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Why Is the World Getting Older?: The Influence of Happiness on Mortality


  • Cahit Guven
  • Rudolph Saloumidis


World life expectancy has risen by around 20 years in the last 50 years. This period has also witnessed rising happiness levels around the world suggesting that happiness might be one of the causes behind the decline in mortality. We investigate the relationship between happiness and mortality using the German Socio-Economic Panel. We consider doctor visits, self-reported health, and presence of chronic illness as health measures. After controlling for initial health conditions, we find that happiness extends life expectancy. 10 percent increase in happiness decreases probability of death by four percent, and this effect is more pronounced for men and younger people. Happiness plays a more important role for chronically ill people in decreasing mortality than for those who are not chronically ill. The positive influence of happiness on mortality can offset the negative impact of chronic illness. Marriage decreases mortality and this effect appears to work through increased happiness.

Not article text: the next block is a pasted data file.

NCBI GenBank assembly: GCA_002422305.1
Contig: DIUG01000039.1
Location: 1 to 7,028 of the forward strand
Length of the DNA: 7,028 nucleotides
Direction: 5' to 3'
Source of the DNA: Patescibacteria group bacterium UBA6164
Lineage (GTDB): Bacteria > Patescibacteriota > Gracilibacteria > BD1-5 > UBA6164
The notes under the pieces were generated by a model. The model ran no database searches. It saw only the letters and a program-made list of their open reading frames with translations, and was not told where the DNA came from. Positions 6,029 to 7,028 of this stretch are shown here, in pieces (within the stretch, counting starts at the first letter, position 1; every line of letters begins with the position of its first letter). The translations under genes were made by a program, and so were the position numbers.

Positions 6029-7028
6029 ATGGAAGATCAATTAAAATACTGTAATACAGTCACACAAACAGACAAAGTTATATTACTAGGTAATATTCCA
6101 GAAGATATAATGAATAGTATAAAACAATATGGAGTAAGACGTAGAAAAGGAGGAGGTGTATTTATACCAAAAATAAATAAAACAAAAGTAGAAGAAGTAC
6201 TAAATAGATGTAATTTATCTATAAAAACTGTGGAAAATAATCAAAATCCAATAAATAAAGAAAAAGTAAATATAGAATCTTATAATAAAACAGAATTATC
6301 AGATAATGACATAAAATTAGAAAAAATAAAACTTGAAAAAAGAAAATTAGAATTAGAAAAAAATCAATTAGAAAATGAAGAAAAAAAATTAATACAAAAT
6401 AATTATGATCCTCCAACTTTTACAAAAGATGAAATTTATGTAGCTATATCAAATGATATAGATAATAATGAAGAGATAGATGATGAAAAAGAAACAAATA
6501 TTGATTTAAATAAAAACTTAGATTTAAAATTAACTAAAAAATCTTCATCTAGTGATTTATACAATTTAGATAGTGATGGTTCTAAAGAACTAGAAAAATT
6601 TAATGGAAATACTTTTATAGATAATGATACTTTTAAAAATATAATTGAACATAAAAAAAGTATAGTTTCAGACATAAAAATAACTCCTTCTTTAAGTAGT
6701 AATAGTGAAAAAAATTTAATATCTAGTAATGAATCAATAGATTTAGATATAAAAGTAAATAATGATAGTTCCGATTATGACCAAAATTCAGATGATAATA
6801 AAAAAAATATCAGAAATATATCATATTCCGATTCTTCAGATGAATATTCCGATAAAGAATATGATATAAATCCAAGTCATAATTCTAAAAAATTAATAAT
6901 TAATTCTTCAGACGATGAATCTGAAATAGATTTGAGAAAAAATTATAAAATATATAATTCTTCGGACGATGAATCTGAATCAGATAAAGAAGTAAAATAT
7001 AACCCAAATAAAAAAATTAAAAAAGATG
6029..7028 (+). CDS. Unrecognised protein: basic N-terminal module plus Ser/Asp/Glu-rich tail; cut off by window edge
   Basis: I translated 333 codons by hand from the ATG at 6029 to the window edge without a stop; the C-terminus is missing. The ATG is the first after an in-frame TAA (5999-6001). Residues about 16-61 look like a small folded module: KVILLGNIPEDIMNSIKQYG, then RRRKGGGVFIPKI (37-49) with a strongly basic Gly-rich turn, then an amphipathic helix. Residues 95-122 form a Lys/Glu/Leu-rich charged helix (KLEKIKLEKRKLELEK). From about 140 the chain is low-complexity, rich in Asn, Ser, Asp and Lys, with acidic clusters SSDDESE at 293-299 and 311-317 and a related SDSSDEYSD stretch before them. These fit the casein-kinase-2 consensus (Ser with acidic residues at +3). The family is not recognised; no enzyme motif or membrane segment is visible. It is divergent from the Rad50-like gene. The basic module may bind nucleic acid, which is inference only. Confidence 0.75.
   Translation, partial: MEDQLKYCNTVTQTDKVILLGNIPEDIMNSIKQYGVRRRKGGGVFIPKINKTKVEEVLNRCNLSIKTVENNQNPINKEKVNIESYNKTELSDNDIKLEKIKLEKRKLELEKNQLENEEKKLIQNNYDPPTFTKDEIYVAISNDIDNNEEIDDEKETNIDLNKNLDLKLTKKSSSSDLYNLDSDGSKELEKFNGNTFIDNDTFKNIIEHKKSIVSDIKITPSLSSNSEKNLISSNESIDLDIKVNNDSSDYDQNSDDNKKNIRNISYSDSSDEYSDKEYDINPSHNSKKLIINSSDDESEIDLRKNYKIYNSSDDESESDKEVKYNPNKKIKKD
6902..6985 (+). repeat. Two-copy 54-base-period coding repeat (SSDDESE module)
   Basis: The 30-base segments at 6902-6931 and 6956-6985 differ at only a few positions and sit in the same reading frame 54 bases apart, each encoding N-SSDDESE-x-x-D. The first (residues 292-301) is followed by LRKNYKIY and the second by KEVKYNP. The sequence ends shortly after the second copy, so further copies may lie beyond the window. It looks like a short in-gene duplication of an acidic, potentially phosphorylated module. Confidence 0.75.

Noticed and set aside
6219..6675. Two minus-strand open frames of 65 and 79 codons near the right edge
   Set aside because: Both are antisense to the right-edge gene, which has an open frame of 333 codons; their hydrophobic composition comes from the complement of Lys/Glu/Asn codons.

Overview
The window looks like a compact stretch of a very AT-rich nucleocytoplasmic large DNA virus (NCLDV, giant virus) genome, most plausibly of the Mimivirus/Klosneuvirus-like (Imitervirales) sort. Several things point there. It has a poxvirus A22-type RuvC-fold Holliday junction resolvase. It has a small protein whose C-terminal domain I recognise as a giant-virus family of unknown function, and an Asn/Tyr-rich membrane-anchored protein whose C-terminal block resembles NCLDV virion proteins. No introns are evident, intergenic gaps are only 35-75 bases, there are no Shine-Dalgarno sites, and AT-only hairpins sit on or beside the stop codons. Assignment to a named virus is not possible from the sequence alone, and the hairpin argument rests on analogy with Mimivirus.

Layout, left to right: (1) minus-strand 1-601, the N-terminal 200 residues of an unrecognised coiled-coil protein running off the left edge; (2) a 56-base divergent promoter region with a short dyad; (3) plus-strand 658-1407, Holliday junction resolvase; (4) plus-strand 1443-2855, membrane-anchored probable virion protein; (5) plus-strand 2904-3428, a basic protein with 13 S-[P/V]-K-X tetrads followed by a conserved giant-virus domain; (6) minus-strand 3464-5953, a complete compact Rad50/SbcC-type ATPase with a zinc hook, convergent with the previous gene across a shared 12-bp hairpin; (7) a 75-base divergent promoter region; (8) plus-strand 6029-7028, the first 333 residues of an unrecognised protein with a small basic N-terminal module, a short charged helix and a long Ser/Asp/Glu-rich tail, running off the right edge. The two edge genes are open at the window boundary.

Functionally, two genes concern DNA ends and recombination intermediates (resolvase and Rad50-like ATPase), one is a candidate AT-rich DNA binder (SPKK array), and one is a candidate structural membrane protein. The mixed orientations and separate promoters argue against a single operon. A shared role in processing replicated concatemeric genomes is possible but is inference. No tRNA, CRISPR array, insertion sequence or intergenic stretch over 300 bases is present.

Suggested Citation

  • Cahit Guven & Rudolph Saloumidis, 2009. "Why Is the World Getting Older?: The Influence of Happiness on Mortality," SOEPpapers on Multidisciplinary Panel Data Research 198, DIW Berlin, The German Socio-Economic Panel (SOEP).
  • Handle: RePEc:diw:diwsop:diw_sp198

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    References listed on IDEAS

    1. Charlene Kalenkoski & David Ribar & Leslie Stratton, 2009. "The influence of wages on parents’ allocations of time to child care and market work in the United Kingdom," Journal of Population Economics, Springer;European Society for Population Economics, vol. 22(2), pages 399-419, April.
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    Happiness; mortality; health; chronic illness;

    JEL classification:

    • D3 - Microeconomics - - Distribution
    • I10 - Health, Education, and Welfare - - Health - - - General
    • I12 - Health, Education, and Welfare - - Health - - - Health Behavior

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